May 30 2007
parent reply Jarrett Billingsley <kb3ctd2 yahoo.com> writes:
Jarrett Billingsley Wrote:

 ScriptHost.registerFunction(&WrapFunc(foo));

Oops, should be &WrapFunc!(foo).
May 30 2007
parent reply Robin Allen <r.a3 ntlworld.com> writes:
Thanks, this is how I had been trying to do it before giving up and 
trying it the hacky way.

By the looks of your code, I almost had it, too, I just assumed that 
this bit would be impossible:

args[i] = params[i].convertTo!(typeof(args[i]));

because args is a tuple and the docs say the "number and contents of 
tuple elements are fixed at compile time". Is that wrong?
May 30 2007
parent reply "Jarrett Billingsley" <kb3ctd2 yahoo.com> writes:
"Robin Allen" <r.a3 ntlworld.com> wrote in message 
news:f3k9n0$45g$1 digitalmars.com...
 Thanks, this is how I had been trying to do it before giving up and trying 
 it the hacky way.

 By the looks of your code, I almost had it, too, I just assumed that this 
 bit would be impossible:

 args[i] = params[i].convertTo!(typeof(args[i]));

 because args is a tuple and the docs say the "number and contents of tuple 
 elements are fixed at compile time". Is that wrong?

What I've done in my example is declare a variable tuple by doing Args args;. So Args is a tuple of types, and args is a tuple of variables whose types are those of Args. Because args is a tuple of variables, I can modify their values. I guess it would be a "symbol tuple." So if you want to get really technical, args is a tuple which refers to some variables -- you can't change the contents of args, i.e. you can't change what symbols it refers to, but you can change the values of those symbols. Or something like that. I'm not really, entirely sure :)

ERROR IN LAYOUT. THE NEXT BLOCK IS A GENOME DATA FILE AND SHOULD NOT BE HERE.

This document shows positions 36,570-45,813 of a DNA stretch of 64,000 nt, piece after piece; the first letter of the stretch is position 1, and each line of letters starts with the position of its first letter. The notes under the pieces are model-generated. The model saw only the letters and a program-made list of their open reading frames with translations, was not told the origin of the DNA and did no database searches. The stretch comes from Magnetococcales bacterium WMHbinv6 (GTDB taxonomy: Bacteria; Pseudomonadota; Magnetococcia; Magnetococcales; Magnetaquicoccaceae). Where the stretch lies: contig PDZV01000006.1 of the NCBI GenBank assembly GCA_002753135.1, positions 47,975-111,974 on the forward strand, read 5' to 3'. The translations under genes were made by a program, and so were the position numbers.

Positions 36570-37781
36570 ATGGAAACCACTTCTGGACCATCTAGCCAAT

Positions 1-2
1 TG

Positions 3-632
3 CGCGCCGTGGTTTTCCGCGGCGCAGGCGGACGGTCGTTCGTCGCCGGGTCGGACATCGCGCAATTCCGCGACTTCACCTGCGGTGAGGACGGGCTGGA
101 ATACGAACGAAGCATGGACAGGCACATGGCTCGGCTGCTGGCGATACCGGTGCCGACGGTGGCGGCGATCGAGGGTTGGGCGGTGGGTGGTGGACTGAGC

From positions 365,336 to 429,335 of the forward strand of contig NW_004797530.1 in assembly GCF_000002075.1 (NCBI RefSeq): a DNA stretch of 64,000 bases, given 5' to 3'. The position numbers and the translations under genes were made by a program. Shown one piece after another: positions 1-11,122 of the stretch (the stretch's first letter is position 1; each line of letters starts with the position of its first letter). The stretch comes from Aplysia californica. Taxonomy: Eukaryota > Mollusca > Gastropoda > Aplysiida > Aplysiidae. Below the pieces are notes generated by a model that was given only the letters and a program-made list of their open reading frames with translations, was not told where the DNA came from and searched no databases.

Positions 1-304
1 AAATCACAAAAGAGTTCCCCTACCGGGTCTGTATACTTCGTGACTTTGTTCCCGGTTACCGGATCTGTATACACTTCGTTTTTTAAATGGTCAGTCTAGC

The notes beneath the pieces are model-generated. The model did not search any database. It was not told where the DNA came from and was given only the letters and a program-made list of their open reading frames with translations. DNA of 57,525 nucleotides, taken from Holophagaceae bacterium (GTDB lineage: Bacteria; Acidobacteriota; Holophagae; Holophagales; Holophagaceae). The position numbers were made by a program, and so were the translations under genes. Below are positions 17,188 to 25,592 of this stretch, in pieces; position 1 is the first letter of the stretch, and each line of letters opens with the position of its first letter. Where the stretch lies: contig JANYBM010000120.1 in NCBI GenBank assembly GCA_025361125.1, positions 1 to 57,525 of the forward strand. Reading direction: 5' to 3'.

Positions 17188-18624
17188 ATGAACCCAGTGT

May 30 2007
parent Robin Allen <r.a3 ntlworld.com> writes:
Jarrett Billingsley wrote:
 "Robin Allen" <r.a3 ntlworld.com> wrote in message 
 news:f3k9n0$45g$1 digitalmars.com...
 Thanks, this is how I had been trying to do it before giving up and trying 
 it the hacky way.

 By the looks of your code, I almost had it, too, I just assumed that this 
 bit would be impossible:

 args[i] = params[i].convertTo!(typeof(args[i]));

 because args is a tuple and the docs say the "number and contents of tuple 
 elements are fixed at compile time". Is that wrong?

What I've done in my example is declare a variable tuple by doing Args args;. So Args is a tuple of types, and args is a tuple of variables whose types are those of Args. Because args is a tuple of variables, I can modify their values. I guess it would be a "symbol tuple." So if you want to get really technical, args is a tuple which refers to some variables -- you can't change the contents of args, i.e. you can't change what symbols it refers to, but you can change the values of those symbols. Or something like that. I'm not really, entirely sure :)

Thanks for the explanation! I never twigged that type tuples were actual types that you could declare things with.
May 30 2007